Netcare rejects blame for Raj’s death

rajbansi oct 31


The late leader of the Minority Front Amichand Rajbansi. Photo: Puri Devjee

Netcare Umhlanga Hospital maintains international best practice infection control measures that are regularly monitored by the Department of Health, hospital manager Shaun Ryan said yesterday.

Ryan was responding to media reports following Minority Front leader Amichand Rajbansi’s death from a hospital acquired infection two weeks ago that led to his wife Shameen calling for improved infection control in hospitals.

Shameen Rajbansi alleged in The Post newspaper this week that her husband had been fitted with a pacemaker, which he did not need, before contracting an untreatable virus in hospital. She told the newspaper that doctors at the hospital had “refused to have their judgment questioned and had blankly refused to allow us to get a second opinion until later on”.

Premier Zweli Mkhize had intervened and asked the Health MEC Sibongiseni Dhlomo to assess Rajbansi’s condition. Dr Brian Vesi, a cardiac electro-physiologist from Inkosi Albert Luthuli Central Hospital, then assessed his condition by which time he said he was already “very ill”, said Shameen Rajbansi.

She said yesterday that she was still weighing up her options on what action to take regarding his death which could include complaining to the Health Professions Council of SA.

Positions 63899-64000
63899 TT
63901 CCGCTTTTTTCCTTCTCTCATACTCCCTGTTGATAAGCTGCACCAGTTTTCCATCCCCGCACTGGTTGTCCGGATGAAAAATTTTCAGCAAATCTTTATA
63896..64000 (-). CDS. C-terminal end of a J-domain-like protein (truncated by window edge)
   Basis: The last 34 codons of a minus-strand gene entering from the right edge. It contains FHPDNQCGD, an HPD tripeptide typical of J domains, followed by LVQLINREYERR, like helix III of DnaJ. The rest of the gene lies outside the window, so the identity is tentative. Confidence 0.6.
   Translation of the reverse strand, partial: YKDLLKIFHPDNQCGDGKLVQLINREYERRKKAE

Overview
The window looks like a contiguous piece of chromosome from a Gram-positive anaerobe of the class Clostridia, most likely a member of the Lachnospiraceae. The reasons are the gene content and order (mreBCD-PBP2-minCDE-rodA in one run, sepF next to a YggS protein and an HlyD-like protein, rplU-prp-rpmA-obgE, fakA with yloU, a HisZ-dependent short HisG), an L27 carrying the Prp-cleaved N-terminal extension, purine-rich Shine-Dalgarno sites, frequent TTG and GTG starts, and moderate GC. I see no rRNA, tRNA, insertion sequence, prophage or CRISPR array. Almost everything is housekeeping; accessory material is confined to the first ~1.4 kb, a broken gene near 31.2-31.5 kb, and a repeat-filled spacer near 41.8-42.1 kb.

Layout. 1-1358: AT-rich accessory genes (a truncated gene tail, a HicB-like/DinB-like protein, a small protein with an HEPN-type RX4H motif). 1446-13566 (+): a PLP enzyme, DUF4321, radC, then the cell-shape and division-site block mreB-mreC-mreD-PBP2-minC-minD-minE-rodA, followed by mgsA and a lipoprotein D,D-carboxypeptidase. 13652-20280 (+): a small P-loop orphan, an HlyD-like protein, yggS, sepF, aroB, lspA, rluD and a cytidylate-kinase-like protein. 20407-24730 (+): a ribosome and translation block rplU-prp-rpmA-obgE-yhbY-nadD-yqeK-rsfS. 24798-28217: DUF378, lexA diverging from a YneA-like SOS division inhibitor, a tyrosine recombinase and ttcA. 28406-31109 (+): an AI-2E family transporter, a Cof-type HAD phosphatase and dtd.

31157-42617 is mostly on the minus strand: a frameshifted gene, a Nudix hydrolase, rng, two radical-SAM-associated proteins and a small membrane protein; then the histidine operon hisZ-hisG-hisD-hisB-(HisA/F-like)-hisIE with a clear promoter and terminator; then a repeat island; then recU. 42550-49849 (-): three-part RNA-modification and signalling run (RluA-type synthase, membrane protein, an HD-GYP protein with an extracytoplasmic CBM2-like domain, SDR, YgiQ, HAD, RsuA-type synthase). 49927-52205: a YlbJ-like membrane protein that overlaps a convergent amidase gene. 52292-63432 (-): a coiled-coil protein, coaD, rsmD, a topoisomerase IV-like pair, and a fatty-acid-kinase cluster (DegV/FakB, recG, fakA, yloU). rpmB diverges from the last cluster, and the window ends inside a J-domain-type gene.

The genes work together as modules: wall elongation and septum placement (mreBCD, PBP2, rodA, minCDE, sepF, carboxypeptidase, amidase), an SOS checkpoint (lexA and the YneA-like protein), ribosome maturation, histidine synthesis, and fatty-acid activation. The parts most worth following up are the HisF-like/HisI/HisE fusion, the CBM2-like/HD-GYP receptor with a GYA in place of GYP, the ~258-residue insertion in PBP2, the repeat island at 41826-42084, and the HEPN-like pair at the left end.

Ryan said in a statement yesterday that Netcare extended its “heartfelt condolences” to Rajbansi and her family.

However, he said the hospital did not employ the doctors that attended to patients.

He said the hospital’s infection prevention measures were in line with international best practices and complied with recommendations of the Centre for Disease Control in the US.

“Netcare Umhlanga Hospital continues to maintain strict infection control procedures throughout the hospital to ensure patient safety. These are continuously reviewed and audited. The management, staff and doctors at the hospital consider the safety and care of patients to be their highest priority,” Ryan said.

He said health care-associated infections were sometimes acquired during life-saving medical treatment despite maximum care and asceptic conditions. The very young and people over 60, diabetics and people underweight or overweight, or who had serious underlying medical conditions, were most at risk. – The Independent on Saturday

Netcare rejects blame for Raj’s death